SIR: It is barely possible, of course, that Explorer Nansen may have found his drift theory to be correct and may have actually reached his arctic goal -- the north pole. But, until something transpires to verify the rumor of his triumph, the story must be regarded as very doubtful. The question, "Is there any royal road to the pole?" may on Nansen's return to civilization still have to be answered in the negative. Those comparatively easy modes of solving the polar problem, drifting and ballooning, may never in practise (sic) prove so adequate as they appear to some to be in theory. It is most likely that the difficulties present in the arctic regions must be met and conquered in resolute, manful fashion.
The obstacles to be overcome in proceeding through the northernmost latitudes are, according to every explorer's report, simply tremendous, but that they are insuperable no one who has any faith in the energy and enterprise of mankind will for a moment admit. That the polar point will some day be attained by human beings is not to be doubted. Whether the gain to science from such a feat would be extraordinarily valuable or not, the adventurous spirit of man will not forever brook a bound to his complete exploration of the globe. Taking it for granted that daring travelers will continue to brave the rigors of arctic climes until the supreme object is gained, the best method of accomplishing the task becomes a matter for serious consideration.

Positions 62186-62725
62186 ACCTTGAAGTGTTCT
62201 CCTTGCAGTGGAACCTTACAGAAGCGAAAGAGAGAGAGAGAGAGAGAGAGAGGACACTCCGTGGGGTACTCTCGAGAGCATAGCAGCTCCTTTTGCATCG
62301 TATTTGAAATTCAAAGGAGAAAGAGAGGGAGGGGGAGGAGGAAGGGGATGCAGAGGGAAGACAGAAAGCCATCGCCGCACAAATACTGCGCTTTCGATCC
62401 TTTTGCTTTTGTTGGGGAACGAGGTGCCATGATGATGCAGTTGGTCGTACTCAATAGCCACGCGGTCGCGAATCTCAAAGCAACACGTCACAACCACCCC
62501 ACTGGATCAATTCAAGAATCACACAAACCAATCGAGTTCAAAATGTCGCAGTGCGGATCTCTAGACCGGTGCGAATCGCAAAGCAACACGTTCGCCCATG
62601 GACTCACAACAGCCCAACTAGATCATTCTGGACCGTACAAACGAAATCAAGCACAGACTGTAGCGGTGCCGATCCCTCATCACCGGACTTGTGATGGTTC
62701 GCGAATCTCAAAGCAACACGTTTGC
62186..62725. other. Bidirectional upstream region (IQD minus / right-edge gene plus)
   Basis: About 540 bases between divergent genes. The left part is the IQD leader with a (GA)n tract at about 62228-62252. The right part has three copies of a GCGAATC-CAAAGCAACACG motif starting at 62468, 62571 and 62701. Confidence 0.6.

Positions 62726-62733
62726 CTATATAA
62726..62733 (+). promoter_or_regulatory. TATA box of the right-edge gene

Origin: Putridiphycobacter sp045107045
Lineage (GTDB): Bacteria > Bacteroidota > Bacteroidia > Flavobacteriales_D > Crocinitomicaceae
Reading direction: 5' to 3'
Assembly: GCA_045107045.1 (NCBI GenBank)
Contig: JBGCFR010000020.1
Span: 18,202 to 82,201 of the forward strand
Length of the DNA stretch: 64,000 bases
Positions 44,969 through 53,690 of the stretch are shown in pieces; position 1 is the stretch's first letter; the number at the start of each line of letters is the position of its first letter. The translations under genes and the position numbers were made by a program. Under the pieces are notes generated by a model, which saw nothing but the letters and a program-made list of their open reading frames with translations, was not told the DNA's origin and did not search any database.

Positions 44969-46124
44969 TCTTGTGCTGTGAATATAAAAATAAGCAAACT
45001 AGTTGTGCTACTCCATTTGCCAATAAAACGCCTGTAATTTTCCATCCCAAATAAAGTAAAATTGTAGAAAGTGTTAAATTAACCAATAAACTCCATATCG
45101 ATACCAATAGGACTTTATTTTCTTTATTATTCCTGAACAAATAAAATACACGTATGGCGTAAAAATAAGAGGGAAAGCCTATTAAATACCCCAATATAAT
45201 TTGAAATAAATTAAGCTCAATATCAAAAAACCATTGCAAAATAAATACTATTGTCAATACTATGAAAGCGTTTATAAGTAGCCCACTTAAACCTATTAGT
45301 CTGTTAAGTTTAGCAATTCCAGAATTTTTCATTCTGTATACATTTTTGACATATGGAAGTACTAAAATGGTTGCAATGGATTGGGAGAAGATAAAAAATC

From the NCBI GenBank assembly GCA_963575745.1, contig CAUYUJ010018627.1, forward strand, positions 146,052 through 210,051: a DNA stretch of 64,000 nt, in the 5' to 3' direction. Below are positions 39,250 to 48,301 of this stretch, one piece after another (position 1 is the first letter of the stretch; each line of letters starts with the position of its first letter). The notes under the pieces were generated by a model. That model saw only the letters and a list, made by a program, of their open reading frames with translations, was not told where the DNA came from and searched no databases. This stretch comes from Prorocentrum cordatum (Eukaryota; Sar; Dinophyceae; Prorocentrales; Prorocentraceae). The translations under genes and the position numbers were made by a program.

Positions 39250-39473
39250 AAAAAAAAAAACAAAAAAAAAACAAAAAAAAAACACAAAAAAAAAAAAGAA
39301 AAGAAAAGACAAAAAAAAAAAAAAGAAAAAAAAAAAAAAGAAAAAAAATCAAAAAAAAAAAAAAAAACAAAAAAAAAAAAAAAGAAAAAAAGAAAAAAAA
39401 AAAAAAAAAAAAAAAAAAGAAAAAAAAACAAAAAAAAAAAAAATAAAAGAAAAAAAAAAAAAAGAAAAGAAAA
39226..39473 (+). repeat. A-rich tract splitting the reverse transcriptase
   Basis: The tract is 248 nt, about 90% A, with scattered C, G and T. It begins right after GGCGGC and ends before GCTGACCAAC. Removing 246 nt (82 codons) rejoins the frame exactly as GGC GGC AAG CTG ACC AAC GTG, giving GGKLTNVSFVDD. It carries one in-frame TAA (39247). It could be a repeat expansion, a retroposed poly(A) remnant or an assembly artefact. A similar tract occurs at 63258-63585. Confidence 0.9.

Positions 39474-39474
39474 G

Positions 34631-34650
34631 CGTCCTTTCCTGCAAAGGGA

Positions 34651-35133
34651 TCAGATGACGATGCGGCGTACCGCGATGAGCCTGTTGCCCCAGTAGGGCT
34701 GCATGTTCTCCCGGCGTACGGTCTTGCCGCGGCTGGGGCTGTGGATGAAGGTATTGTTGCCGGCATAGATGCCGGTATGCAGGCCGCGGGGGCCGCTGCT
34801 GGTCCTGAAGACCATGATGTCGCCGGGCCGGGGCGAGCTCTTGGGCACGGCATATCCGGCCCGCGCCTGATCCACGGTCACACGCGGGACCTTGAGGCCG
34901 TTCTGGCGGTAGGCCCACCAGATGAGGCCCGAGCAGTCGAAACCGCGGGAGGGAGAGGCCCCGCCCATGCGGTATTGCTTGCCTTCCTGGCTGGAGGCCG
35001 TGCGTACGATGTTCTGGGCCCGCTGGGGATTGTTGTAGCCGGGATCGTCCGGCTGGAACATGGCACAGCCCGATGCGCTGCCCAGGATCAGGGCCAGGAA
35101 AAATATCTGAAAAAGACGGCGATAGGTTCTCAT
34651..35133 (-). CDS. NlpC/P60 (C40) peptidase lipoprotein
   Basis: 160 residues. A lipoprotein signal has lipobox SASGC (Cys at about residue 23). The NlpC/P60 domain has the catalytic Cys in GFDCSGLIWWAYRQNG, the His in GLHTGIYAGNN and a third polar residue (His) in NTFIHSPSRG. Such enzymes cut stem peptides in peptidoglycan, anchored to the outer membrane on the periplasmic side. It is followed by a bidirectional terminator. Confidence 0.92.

It would seem that the chief drawback in all arctic expeditions heretofore has been their littleness and lack of resources. Too few persons have been engaged in them and their supplies have been too limited for the arduous work in hand. Sporadic attempts are apparently forever doomed to failure. If there were a general cooperation of scientific people in this matter, success would be certain, or if some individual of ample means should give carte blanche to the next band of explorers, the results would be equally satisfactory. What is wanted is an abundance of money and it may here be remarked that any wealthy person who will advance the sums required for the successful discovery of the pole will link his name prominently and inseparably (sic) with an achievement which will never be forgotten among men. With a well-filled treasury to draw on, the first and the most assuring step will have been taken, and the successive steps become a series of practical efforts put forth in a businesslike way.